BBC Radio 4

SPORTS is like maths, you either grow up to love it or you hate it so much that it evokes the same feeling as long division. I grew up loving sport and still start reading the newspaper from the back.

In recent years sports is often on the front pages and while some of this is a reflection of our endless obsession with celebrity, it also recognises that sport touches many more aspects of our lives beyond the events on the field of play.

I had most vivid evidence of this during this year’s World Cup in Germany. I had left England awash with flags of St. George. Yet even as Germany took the field against Costa Rica in the opening World Cup match there was no outward show of emotion. On my way to the Munich stadium I saw more Costa Rican flags than German ones. The Germans seemed ashamed of their flag as if displaying it would recreate the old horrors that their nationalism had inflicted on others.

The second match against Poland evoked all sorts of memories both for Germans and the rest of the world. I watched it with German supporters in a bar in Berlin. I have experienced more exuberant church services, there was certainly none of the fervour that England supporters produce. But then in stoppage time the black German player Odonkor, who had come on as substitute, crossed a ball leading to the German goal and suddenly the Germans discovered themselves, both on and off the field. On it the German team, widely written off as no-hopers, began to believe they could win. Off it the Germans discovered that to display their flag and broadcast their pride in their nation did not mean threatening others.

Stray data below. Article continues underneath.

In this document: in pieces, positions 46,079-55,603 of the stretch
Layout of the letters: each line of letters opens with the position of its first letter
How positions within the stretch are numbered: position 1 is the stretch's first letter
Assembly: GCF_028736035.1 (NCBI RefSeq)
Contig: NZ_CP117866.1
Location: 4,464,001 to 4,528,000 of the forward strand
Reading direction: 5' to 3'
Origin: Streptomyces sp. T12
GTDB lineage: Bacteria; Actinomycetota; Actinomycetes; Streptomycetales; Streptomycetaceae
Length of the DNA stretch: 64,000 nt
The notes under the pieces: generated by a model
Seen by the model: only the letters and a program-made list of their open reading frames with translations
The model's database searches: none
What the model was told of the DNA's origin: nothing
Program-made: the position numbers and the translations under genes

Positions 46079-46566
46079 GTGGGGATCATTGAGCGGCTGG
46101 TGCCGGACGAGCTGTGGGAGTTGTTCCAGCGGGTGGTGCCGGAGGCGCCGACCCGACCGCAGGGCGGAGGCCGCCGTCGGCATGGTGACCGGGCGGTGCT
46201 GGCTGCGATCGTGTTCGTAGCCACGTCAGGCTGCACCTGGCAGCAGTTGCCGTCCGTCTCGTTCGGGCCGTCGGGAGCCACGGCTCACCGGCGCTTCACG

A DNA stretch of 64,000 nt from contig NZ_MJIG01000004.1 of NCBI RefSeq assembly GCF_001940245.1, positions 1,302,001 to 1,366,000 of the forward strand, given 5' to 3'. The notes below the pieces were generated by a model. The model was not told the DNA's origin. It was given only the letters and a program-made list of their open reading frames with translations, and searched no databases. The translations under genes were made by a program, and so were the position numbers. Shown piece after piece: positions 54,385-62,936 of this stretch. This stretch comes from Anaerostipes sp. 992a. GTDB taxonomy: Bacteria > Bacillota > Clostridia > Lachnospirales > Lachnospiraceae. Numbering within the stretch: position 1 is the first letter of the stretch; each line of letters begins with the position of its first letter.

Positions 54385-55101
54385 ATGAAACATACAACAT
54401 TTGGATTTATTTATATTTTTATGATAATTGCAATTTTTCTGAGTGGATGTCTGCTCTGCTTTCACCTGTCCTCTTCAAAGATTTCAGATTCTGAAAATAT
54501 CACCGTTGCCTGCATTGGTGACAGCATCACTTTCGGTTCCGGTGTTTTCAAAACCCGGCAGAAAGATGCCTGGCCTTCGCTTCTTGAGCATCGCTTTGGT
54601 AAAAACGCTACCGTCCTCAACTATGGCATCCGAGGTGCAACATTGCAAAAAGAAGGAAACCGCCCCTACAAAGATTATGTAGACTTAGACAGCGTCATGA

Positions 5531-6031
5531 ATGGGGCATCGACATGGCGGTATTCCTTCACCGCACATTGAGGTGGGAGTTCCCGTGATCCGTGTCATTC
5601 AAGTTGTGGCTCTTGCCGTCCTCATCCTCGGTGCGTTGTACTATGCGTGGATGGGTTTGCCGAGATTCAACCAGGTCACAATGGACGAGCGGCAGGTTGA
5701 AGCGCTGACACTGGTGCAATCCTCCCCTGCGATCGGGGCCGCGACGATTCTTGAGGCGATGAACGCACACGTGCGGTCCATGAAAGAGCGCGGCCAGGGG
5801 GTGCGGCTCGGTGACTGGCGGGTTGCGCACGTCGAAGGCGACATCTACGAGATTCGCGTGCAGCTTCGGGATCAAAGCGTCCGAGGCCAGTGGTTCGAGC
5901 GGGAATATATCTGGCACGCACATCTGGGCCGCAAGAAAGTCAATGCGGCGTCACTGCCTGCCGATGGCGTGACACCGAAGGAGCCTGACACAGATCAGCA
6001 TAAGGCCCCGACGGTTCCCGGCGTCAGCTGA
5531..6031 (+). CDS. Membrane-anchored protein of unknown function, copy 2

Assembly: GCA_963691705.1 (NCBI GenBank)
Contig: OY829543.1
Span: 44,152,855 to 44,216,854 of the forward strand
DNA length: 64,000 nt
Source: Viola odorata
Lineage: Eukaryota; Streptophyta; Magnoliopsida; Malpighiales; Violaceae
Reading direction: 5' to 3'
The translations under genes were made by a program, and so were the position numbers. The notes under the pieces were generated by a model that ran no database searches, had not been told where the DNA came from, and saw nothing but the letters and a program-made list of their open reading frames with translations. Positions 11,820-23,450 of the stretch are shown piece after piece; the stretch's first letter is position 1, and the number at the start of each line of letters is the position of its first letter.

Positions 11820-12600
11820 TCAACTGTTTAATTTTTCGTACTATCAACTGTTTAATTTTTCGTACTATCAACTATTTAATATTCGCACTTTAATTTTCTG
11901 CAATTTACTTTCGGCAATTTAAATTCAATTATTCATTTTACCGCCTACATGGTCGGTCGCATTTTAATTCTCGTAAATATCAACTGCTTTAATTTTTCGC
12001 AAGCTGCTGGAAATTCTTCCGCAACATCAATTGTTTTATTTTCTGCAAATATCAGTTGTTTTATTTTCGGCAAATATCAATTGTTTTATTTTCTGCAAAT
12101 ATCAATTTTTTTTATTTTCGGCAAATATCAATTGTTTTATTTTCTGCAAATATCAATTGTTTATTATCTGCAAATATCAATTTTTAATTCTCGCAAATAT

By the end of the first week the Germans had started a World Cup new fashion. On match days in the middle of German cities hundreds of thousands watched matches on big screens displaying their rival flags, drinking, celebrating or commiserating but never fighting.

It made me think there was much merit in what Albert Camus had said, “All I know most surely about morality and obligations I owe to football.”

Sport at its best can make you feel part of a wider community. Watching your team or a favourite sportsman or woman perform can suddenly make you realise that you are part of a sporting family that you did not know existed. It is a wonderfully exhilarating feeling. Our ancestors had myths and magic; sports is the modern equivalent and brings people together in ways nothing else can.

© Mihir Bose


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